When you donate blood, there’s no telling if your blood could save a life (or three!) someday.
A blood donation is a great way to give back to our community and have a positive impact on the health of your neighbors. There is a constant need. In fact, every two seconds, someone in the U.S. needs blood.
With your 1 donation, you could save the lives of up to three people.
If you’re a blood donor, you’re a hero to someone, somewhere,
who received your gracious gift of life.
SageWest is hosting two blood drives for Vitalant in March. You can make an appointment by clicking on the link. Thanks, in advance, for your generous donation to this community need.
LANDER – Monday, March 16th from 11:00 am – 3:00 pm
SageWest Health Care-Lander
1320 Bishop Randall Drive
Make an appointment.
RIVERTON – Tuesday, March 17th from 11:00 am – 3:00 pm
SageWest Health Care-Riverton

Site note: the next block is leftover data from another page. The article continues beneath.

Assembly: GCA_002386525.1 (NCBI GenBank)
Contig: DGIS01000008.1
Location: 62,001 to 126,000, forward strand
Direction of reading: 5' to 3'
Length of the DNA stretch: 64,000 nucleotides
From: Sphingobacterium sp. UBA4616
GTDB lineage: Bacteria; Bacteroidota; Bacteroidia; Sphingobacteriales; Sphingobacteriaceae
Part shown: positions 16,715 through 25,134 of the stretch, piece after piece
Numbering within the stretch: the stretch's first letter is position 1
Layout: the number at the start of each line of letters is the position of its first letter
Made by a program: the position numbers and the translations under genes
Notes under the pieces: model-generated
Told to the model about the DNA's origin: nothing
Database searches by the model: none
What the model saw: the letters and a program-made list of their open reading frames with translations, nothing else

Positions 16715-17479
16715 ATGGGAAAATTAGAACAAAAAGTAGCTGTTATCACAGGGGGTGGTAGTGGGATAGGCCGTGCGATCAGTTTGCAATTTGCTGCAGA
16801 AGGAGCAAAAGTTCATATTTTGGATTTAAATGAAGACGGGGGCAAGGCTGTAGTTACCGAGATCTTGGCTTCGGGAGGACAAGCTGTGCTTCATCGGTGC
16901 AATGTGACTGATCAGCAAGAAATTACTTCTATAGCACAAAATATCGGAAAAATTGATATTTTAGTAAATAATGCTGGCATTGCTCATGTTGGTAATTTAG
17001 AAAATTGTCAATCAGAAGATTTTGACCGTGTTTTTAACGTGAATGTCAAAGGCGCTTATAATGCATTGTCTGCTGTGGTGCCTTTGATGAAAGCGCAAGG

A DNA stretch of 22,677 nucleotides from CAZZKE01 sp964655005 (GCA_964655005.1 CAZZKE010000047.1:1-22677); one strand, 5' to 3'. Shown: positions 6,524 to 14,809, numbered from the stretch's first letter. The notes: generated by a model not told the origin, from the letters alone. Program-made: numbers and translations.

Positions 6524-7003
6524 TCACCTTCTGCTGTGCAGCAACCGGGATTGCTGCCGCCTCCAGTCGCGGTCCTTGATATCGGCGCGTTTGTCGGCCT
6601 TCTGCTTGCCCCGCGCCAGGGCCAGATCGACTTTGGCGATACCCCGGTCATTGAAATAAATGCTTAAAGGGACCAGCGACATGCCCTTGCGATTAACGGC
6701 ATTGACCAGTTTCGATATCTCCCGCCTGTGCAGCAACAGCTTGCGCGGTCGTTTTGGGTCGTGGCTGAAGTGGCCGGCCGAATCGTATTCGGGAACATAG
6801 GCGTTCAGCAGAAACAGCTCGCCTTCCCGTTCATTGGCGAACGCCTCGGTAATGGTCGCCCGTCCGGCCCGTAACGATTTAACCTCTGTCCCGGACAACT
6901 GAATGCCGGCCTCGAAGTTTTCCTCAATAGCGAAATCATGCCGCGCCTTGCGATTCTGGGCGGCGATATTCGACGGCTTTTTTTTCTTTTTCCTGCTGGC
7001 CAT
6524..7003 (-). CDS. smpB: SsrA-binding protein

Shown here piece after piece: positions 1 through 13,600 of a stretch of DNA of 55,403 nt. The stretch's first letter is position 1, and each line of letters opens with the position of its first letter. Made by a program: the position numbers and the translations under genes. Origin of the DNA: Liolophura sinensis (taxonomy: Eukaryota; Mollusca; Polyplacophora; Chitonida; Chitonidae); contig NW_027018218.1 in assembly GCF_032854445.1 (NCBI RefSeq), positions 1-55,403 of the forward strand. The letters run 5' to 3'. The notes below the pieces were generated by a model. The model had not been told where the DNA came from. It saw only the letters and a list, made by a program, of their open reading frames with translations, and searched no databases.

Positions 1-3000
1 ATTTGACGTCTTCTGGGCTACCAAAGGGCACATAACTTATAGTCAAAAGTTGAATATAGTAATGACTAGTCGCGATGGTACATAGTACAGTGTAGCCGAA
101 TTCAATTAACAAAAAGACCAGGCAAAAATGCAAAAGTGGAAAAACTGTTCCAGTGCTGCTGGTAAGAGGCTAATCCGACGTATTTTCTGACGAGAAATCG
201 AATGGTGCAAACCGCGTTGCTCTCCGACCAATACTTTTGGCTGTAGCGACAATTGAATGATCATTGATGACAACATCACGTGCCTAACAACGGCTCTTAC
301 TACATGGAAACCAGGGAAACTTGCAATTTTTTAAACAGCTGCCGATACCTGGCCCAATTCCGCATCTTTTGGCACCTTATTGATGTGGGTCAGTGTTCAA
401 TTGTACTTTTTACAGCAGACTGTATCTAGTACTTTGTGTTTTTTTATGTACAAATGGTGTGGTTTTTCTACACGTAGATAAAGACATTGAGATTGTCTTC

2100 West Sunset Drive
Make an appointment.
To donate, individuals must be at least 17 years old, weigh at least 110 pounds and be in generally good health.
Donating blood is a simple, four-step process that includes registration, a confidential medical history survey and a mini-physical, the actual donation process and a post-donation snack and beverage. The brief mini-physical checks your body’s temperature, blood pressure, pulse and hemoglobin to ensure that your blood is safe and ready to give. The actual blood donation takes about eight to 10 minutes. After your donation, you’ll enjoy a refreshing snack and be back to your regular daily routine after a brief rest.
Know Before You Go
- Donating blood is a safe process. A sterile needle is used only once for each donor and then discarded.
- Donors can give either whole blood or specific blood components (red cells, plasma or platelets).
- Healthy bone marrow makes a constant supply of red cells, plasma, and platelets. The body will replenish the elements given during a blood donation – some in a matter of hours and others in a matter of weeks.
- All donated blood is tested for HIV, hepatitis B and C, syphilis and other infectious diseases before it is released to hospitals.
Information provided by the American Red Cross